Global position system “spoofing” may sound like harmless fun, but it’s no laughing matter. GPS spoofing refers to a malicious attack that broadcasts false signals to receivers that could take control of autonomous vehicles and/or feed them dangerously inaccurate data.
Southwest Research Institute (swri.org) developed a spoofing test system that intercepted an actual GPS signal from a vehicle-mounted antenna, processed it and then inserted a spoofed signal. That tampered signal was broadcast to the GPS receiver on the vehicle, which essentially gave the spoofing system full control over a GPS receiver.
While testing the system on an automated vehicle on a test track, engineers were able to push the vehicle off course by 10 meters, effectively causing it to drive off the road. The vehicle could also be forced to turn early or late.
“Most automated vehicles will not rely solely on GPS because they use a combination of sensors such as lidar, camera machine vision, GPS and other tools,” said Victor Murray, head of SwRI’s Cyber Physical Systems Group in the Intelligent Systems Division. “However, GPS is a basis for positioning in a lot of systems, so it is important for manufacturers to have the ability to design technology to address vulnerabilities.”
SwRI notes that its test system conforms with federal law, which prohibits over-the-air re-transmission of GPS signals without prior authorization.
“This is a legal way for us to improve the cyber resilience of autonomous vehicles by demonstrating a transmission of spoofed or manipulated GPS signals to allow for analysis of system responses,” Murray said.
Building Durability, Affordability in Fuel Cells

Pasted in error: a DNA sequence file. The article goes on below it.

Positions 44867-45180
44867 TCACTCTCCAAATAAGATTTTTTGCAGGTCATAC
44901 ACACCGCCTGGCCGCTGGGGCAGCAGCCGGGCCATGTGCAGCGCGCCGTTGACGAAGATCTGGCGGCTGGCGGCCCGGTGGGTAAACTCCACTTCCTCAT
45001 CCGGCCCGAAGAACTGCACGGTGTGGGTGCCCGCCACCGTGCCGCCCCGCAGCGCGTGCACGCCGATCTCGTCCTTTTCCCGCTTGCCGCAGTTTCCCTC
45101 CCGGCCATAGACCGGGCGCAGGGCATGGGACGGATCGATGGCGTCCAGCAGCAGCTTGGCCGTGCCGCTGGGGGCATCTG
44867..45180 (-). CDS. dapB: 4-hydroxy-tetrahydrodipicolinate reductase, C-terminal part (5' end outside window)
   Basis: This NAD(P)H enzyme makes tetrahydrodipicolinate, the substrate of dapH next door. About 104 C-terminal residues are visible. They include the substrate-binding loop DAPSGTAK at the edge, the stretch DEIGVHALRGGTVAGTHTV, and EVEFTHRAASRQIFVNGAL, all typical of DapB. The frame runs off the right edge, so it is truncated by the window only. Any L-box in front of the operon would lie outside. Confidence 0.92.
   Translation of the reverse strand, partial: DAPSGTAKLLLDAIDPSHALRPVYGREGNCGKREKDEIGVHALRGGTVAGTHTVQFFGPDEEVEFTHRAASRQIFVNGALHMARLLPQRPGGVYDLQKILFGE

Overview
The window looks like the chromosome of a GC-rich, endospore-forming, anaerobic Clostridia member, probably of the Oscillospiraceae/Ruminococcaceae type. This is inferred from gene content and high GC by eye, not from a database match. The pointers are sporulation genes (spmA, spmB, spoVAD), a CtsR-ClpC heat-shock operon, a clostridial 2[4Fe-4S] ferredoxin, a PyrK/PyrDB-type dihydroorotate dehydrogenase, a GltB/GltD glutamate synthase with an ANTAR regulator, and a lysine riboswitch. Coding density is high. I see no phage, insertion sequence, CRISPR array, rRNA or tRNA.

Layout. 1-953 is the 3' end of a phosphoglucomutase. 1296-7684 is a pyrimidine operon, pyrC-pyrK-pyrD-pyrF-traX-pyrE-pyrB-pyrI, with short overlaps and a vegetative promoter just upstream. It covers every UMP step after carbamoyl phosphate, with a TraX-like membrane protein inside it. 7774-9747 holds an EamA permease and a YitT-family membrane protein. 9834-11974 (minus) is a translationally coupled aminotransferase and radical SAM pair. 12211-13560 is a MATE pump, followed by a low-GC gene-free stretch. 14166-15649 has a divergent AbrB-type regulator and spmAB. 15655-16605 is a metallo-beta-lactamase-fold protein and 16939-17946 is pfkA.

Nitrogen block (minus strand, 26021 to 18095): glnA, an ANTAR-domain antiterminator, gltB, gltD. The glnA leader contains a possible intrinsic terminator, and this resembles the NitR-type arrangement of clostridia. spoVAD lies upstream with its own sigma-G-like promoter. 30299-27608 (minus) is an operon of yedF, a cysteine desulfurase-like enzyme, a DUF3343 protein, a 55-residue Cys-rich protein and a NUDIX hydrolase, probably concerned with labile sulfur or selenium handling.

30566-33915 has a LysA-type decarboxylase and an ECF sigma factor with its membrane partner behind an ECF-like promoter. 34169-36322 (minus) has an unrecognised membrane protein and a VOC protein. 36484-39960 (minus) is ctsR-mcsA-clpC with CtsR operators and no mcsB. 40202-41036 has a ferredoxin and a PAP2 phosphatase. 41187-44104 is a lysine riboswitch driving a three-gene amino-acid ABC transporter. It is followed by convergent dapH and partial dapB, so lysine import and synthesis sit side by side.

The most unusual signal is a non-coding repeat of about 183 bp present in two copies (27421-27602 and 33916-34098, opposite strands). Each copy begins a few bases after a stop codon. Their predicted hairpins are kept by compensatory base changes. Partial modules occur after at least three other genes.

The adage “fuel cell-powered vehicles are the future, and always will be” remains largely true. The costs of the zero-emission powertrain, coupled with the relatively slow rollout of hydrogen fuel infrastructure has stunted the industry, while electric vehicles have taken off by comparison.
University of Waterloo (uwaterloo.ca) researchers report they have developed a new fuel cell that lasts at least 10 times longer than current technology. That progress could make it cheap enough to replace traditional gasoline engines, they calculate.
“We have found a way to lower costs and still satisfy durability and performance expectations,” Xianguo Li, director of the Fuel Cell and Green Energy Lab at Waterloo. “We’re meeting economic targets while providing zero emissions for a transportation application.”
Researchers say they have upped durability by tweaking design; specifically delivering a constant amount of energy, instead of fluctuating the current. They hope the introduction of fuel cells, first in plug-in hybrid vehicles, could make the math work for mass production and economies of scale for full hydrogen-powered cars. That move could pave the way for the replacement of both battery-powered and gas engines, researchers say.
“This is a good first step, a transition to what could be the answer to the internal combustion engine and the enormous environmental harm it does,” said Li.